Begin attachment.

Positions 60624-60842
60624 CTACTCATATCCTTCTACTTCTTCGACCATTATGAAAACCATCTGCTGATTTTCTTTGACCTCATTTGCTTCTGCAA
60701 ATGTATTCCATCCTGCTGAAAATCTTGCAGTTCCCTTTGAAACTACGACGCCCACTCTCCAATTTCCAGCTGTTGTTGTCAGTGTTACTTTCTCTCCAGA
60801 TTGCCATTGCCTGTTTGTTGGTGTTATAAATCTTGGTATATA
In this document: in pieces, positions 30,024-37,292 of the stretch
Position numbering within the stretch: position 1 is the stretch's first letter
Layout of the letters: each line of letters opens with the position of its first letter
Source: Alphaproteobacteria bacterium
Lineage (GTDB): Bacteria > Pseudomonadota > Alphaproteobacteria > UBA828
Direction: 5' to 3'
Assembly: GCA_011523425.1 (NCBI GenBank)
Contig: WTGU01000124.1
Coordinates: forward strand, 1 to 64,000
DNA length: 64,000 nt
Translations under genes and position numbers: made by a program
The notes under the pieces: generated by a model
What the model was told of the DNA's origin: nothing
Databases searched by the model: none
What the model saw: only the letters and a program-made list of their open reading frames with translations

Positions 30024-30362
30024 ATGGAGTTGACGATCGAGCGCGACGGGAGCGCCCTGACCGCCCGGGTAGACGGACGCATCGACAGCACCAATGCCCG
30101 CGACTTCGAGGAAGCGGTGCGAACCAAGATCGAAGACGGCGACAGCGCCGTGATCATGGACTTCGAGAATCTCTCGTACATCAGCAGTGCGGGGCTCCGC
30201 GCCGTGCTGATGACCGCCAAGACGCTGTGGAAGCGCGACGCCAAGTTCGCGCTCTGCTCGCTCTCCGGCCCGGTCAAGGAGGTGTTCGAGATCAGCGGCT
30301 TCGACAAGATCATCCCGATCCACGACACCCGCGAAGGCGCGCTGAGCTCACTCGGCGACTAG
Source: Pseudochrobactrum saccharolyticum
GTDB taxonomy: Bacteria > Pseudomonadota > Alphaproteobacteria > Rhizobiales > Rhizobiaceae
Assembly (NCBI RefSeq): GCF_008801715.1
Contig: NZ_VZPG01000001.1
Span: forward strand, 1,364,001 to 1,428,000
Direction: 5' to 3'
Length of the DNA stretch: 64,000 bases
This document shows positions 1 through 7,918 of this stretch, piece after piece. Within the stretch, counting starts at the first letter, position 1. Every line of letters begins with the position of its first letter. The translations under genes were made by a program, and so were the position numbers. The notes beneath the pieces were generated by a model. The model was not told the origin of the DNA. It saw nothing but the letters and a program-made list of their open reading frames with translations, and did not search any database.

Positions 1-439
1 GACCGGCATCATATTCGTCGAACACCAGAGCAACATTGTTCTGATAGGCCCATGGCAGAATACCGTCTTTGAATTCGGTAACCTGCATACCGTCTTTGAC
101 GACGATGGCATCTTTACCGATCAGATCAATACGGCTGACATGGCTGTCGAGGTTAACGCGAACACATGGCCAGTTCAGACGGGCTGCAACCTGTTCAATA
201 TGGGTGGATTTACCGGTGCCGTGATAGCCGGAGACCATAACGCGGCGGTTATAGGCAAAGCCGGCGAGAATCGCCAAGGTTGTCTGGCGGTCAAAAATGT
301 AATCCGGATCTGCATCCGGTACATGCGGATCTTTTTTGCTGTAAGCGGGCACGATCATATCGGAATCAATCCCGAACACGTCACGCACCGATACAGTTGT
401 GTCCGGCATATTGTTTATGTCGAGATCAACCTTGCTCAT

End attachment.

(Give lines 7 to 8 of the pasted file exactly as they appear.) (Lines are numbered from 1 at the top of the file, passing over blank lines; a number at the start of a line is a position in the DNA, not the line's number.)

Layout of the letters: each line of letters opens with the position of its first letter
Source: Alphaproteobacteria bacterium